Any trip to Abita Springs requires a pit stop for a cool libation from the local brewery, Abita Brewing Co. (21084 Hwy. 36, 985-893-3143). If you're in this picturesque berg around mealtime, indulge yourself with the delectable tastes at Artesia (21516 Hwy. 36, 985-892-1662). Chef Gerard Maras directs the kitchen at this beautiful restaurant, which is located in an old mansion in a tree-graced pastoral setting. If you proceed further on the road the restaurant is on to the intersecting highway and turn left, you can drive straight to Covington.
To get to Covington from Causeway Boulevard where you started, you just head toward 190 W (left-hand lanes) instead of turning onto 190 E to Mandeville. The left-hand turn onto a frontage road that leads you to the city's main thoroughfare, Boston Street, is a little tricky. Make sure you're in the left lane when you come to the stoplight at Claiborne Pass near the Walgreen's. Straight before you, you'll recognize the golden arches of a McDonald's silhouetted against a skyline of trees. Your next turn will be a left at the next stoplight, which will bring you over the Bogue Falaya River bridge to Boston Street and Covington's historic downtown.
Break into renewed shopping vigor with a stop at the new Boston House Antiques & Interiors (708 E. Boston St., 985-898-3526), a collection of antiques, art and other home furnishings and decorating accessories from more than a dozen different vendors.
Continue down Boston Street and turn left on Lee Lane, a virtual treasure trove of uncommon shops. You might as well be systematic and start with the first store on the right, The French House (235 Lee Lane, Covington, 985-893-4566; also at Interiors Market on Magazine Street), an antiques and French home decor store owned by interior designer and colorist Susan Brechtel. The shop boasts French tableware, both old and new, exquisite antique furniture, French culinary tools, home and body scents, birdhouses by Louisiana architect A. Hays Towne and lots more.
Next door is The Partridge, a Christmas specialty store and gift shop. When you first enter Vie Paysanne, you might think it's a tiny shop of especially sweet clothes for moms and daughters, but once past the front displays, you'll see it's roomy and has rack after rack after rack of clothes in a nice variety of styles and colors. Walker House Ltd., a few steps down the street, is worth a stop in with some antiques, lots of home decorating finery, vintage clothes and garden décor that includes birdhouses with mosaic walls fashioned from mortar and broken porcelain. Southern Cotton always has a bounty of comfortable and fashionable clothing, and on the right corner of the street is Country Corner antiques and collectibles.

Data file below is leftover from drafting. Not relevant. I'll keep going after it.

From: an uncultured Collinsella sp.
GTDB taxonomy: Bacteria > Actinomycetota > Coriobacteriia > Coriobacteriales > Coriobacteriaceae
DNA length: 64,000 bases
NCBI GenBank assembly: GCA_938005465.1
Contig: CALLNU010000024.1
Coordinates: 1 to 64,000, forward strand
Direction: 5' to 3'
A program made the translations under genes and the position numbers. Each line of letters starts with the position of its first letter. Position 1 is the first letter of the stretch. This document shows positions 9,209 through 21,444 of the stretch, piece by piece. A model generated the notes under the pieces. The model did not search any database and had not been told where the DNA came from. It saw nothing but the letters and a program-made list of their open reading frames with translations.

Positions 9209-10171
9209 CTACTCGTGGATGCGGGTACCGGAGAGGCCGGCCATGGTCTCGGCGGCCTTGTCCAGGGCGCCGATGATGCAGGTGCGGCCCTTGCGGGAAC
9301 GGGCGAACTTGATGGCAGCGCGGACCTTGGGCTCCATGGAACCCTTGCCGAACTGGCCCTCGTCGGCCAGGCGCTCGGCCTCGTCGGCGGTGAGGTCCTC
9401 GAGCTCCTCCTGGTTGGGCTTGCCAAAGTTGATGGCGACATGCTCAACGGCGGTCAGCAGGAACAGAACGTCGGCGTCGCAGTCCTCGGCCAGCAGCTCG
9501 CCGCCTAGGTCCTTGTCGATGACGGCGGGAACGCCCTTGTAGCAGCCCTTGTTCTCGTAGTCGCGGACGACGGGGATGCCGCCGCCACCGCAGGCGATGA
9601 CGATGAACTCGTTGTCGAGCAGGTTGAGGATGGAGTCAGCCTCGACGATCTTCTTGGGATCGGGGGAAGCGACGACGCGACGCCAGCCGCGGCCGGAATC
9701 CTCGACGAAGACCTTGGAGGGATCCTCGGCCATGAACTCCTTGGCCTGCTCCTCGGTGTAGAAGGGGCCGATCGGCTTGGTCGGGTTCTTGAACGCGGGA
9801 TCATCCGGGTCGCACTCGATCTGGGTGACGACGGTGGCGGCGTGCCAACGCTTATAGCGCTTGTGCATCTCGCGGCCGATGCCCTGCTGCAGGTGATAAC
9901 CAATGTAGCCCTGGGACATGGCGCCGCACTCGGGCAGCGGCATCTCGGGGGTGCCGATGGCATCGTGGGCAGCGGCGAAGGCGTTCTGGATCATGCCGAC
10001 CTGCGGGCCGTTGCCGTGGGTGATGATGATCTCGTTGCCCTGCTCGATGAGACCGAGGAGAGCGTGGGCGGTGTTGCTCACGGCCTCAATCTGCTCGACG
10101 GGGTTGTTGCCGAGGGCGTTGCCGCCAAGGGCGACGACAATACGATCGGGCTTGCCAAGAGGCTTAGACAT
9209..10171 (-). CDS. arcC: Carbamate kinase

On the other side of the street be sure to stop in Possibilities Inc., where you will have to take it slow, not because it's hard to maneuver though the very large collection of decorating accessories, but because there is so much to see in every inch of space. Allison Yancy and Re'Elle provide upscale apparel for women, while Fabulous Finds is a wonderland of antiques and pretty home decorating stuff. It's time for a break at the Coffee Rani on the corner.
Back in your car, drive two blocks to Columbia Street, where you'll want to stop in Metal Orchids & Wildlife Fine Arts, a gallery that offers just what its name implies, then across the street for a look at the new Brunner Gallery (215 N. Columbia St., 985-893-0444), which places today's artists in an graceful contemporary setting. The architectural design is stunning, and Brunner stocks an eclectic and intriguing variety of artwork, including sculpture, oil paintings, ceramics, metalwork, mixed media, turned wood and much more. Also make sure to stop in the Hampton Collection (985-898-3400), which features quality antiques, reproductions, new accessories and more.
Across Boston Street on Columbia, make sure you visit Earthsavers (528 N. Columbia St., 875-0300) for gifts, aromatherapy to soothe your soul, skin care products to make your soul more beautiful or, even better, a facial, massage or other service from the day spa menu. Also on this stretch of Columbia Street is Obsessions Antiques and Interiors Mall, Legato Fine Art jewelry and crafts gallery, Le Jardin Day Spa, Art to Wear, Petite Pence and even Spring of Life organic produce shop.
Parallel to Columbia and a few streets over, you'll find Hasslock Studios (334 N. Vermont St., 985-893-6648), where artists/owners Tika Hasslock Vales and Stephen Hasslock create a wealth of ceramic tableware and decorative items as well as custom-designed, hand-painted majolica tile murals and borders for buildings.
As you pick up a final cup of coffee or caffeine-free drink for the trip home, remember to have $3 cash handy for the bridge toll back to the south shore. The trip back over the Causeway will give you time to mentally scope out your next trip to the north, which shops you missed that will be on your list and your next round of restaurants.